• Avoiding traps for the beginner
  • Understanding rights and licensing for short fiction
  • Finding short fiction markets
  • Selecting the right market for your story
  • Submitting short fiction to a market
  • What not to do when submitting
  • What to do after submitting

If you're interested, go here to register ahead of time. Note that you'll be registering for all the Jan-Mar workshops offered by the library. They're all free, and you don't need to attend any other workshop (but you're welcome to).

Registration links for workshops #2 and #3 are not yet available, but I'll post here when they are. I look forward to seeing you there.

Another "new" story sale

Pulp Literature, issue #12 coverI posted earlier about recently selling a brand new short story that I'd written at the start of the pandemic. Well, I sold another "new" story in November, but it's one that I wrote much earlier than 2020. As in much, much earlier.

This sale is a first for me in a couple of ways. One, it's not a genre story. "The Balance" is mainstream. It's also not a "new" story.

I wrote this one almost two decades ago, in 2002. It's a very personal story, inspired by events surrounding the birth of our second son and the time he spent in hospital having far too many operations in his first few weeks of life.

Although I kept submitting it to markets all those years, I'd come to believe it was too personal to ever sell. So I was extremely happy when the excellent Canadian multi-genre magazine, Pulp Literature, accepted it. This will be my second appearance in PL. The cover from my earlier appearance is pictured

I'll post here when the issue with "The Balance" is published and available.

Short fiction seminar for Canadian Authors Association

This Thursday, April 29 at 7:00-8:30pm, I will be giving a webinar on marketing and selling short fiction, jointly sponsored by the Canadian Authors Association and SF Canada.

Drawing from my writer's guide, PLAYING THE SHORT GAME: HOW TO MARKET & SELL SHORT FICTION, I'll cover rights and licensing, finding short fiction markets, a strategy for selecting markets, submission advice, key contract clauses, and leveraging second rights for such things like reprints, foreign language rights, audio markets, and publishing a collection.

This webinar is free due to COVID-19’s impact on the writing community, but space is limited to the first 100 attendees. You can register for free here. Hope you'll be able to join me.

Tags:

Webinar June 18: How to make your short fiction work for you

I'll be giving an online workshop on June 18, 7-9 pm, as part of the Writer's Community of York Region ongoing webinar program. The workshop is the third in my series based on my writer's guide, Playing the Short Game: How to Market & Sell Short Fiction.

This workshop focuses on the phase in a short story writer’s career when they’ve established themselves and have built up a backlist of published short fiction. It will explain the many ways a successful short fiction writer can leverage their own inventory of published stories, as well as other aspects of an established short fiction writer’s life. Topics include:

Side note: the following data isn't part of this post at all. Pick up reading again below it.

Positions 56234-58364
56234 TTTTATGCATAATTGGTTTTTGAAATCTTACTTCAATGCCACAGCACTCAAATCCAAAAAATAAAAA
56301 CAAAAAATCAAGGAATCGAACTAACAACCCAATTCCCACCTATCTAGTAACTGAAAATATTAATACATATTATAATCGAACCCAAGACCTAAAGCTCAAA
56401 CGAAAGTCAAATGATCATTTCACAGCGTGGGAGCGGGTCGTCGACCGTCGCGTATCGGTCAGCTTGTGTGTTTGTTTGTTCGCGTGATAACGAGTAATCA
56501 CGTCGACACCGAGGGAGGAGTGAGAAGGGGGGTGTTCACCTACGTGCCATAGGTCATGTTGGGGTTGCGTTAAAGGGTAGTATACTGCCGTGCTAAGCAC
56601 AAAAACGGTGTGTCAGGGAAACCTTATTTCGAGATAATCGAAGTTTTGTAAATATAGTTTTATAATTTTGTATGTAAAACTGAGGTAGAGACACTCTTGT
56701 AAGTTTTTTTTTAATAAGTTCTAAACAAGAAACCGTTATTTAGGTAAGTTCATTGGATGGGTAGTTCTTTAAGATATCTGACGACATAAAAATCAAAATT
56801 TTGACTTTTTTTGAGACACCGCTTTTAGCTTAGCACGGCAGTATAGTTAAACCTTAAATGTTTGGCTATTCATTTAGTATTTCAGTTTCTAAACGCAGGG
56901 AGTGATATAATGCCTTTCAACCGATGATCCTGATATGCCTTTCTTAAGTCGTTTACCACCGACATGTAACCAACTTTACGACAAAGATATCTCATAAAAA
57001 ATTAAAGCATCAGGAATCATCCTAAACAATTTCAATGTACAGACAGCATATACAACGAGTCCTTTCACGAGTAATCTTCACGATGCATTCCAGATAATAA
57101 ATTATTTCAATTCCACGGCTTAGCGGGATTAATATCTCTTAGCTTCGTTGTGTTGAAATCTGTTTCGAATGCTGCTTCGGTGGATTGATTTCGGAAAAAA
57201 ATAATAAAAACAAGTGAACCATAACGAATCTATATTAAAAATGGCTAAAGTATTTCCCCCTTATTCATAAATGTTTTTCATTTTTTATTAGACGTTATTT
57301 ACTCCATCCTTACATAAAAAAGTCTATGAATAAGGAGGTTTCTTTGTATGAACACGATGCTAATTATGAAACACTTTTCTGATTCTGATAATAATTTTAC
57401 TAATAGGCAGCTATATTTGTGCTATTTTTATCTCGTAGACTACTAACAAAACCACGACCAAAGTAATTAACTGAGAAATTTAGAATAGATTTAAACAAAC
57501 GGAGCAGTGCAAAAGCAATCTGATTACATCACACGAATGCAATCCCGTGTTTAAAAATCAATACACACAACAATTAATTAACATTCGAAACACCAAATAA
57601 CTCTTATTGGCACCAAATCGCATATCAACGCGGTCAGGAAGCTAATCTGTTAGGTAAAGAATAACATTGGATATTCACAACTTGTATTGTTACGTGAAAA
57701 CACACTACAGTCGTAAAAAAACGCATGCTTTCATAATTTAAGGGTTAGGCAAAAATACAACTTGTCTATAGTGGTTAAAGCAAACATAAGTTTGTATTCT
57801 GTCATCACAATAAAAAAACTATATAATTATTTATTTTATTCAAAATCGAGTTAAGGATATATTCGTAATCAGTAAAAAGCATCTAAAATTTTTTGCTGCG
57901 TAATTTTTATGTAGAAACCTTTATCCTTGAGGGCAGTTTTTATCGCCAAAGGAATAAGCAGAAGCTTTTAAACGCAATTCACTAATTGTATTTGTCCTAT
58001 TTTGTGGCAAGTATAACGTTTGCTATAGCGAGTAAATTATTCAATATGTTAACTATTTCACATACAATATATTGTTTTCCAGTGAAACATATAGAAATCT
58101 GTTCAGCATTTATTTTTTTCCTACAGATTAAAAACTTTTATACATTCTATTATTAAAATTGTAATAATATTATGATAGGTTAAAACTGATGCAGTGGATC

• Leveraging your backlist
  • Selling reprints
  • Selling in foreign languages
  • Selling audio rights
  • Publishing a collection
  • The indie option for short fiction
  • Discoverability tools and promotion for established writers
  • Career progression in short fiction

Tickets are free, but space is limited. Pre-registration ends June 16, 2020. Please register here. Hope to see you online!

Tags:

"Doorways" part 2 now up at Tales to Terrify podcast site

I wrote earlier about my SF novelette, "Doorways," being narrated at the excellent podcast site, Tales to Terrify. Because "Doorways" is over 10,000 word, Tales spread it over two back-to-back episodes.

Part 1 went up last week and is available here. Every episode of Tales to Terrify is a lot of fun, so I'd suggest you just start at the beginning. But if you want to jump to "Doorways," it starts about the 12:00 minute mark.

Tales has now posted Part 2 here. Again, their episodes are very entertaining, but if you want to jump ahead, the concluding part of "Dooways" starts at the 13:20 mark.

Enjoy!

Tags:

Aurora bundle spotlight: Strange Bedfellows

Strange Bedfellows coverHere is the seventh in my interview series for the current Aurora Award ebook bundle available at Storybundle (but only for two more days!). Today, we talk to Hayden Trenholm, publisher of Bundoran Press and the editor for the anthology Strange Bedfellows.

What is your strongest memory from editing this anthology / assembling this collection?

Although I had previously edited an anthology for Bundoran Press, this was the first one I did after assuming ownership, and it was important to me to do something special. Politics and science fiction essentially define my life so putting them together was a natural.

What I remember best is the flood of really great stories we got from around the world from both well-established and novice writers. When it came to the final selection process, I had enough good stories to fill two anthologies, and it was an agonizing process to slowly weed them down to final selection.

As it was, I went more than 10000 words over my intended length, and to this day, there are several stories that didn’t make the final cut the I still think about and wish I could have included.

Is there something in these stories that you consider to be particularly Canadian or that Canadians would relate to or recognize in terms of sensibilities, world view, societal beliefs, etc.?

In the end, there were only two stories written by Canadians in the anthology (with 7 other nationalities represented), but I still think the anthology was quite Canadian in its values. There was wide representation of political views though nothing from the extreme left or right. There was a gender balance between men and women plus stories from writers who identify elsewise as well as diversity of race and religions.

In this sense the anthology strived toward inclusivity—just as Canada itself strives toward inclusivity and opportunity for all. Whether it succeeds is for the readers to judge.

What music would be the ideal listening soundtrack for readers for this book?

Obviously a collection of world music—maybe one of the ones put together for Real World Records by (politically driven) Peter Gabriel.

~~~

Thanks, Hayden. People, if you're a fan of speculative fiction and want to pick up ten award winners and finalists for a bargain price, grab this bundle now. And I mean now. There are only two days left before this deal is gone forever.

Pages

Subscribe to RSS - #SFWApro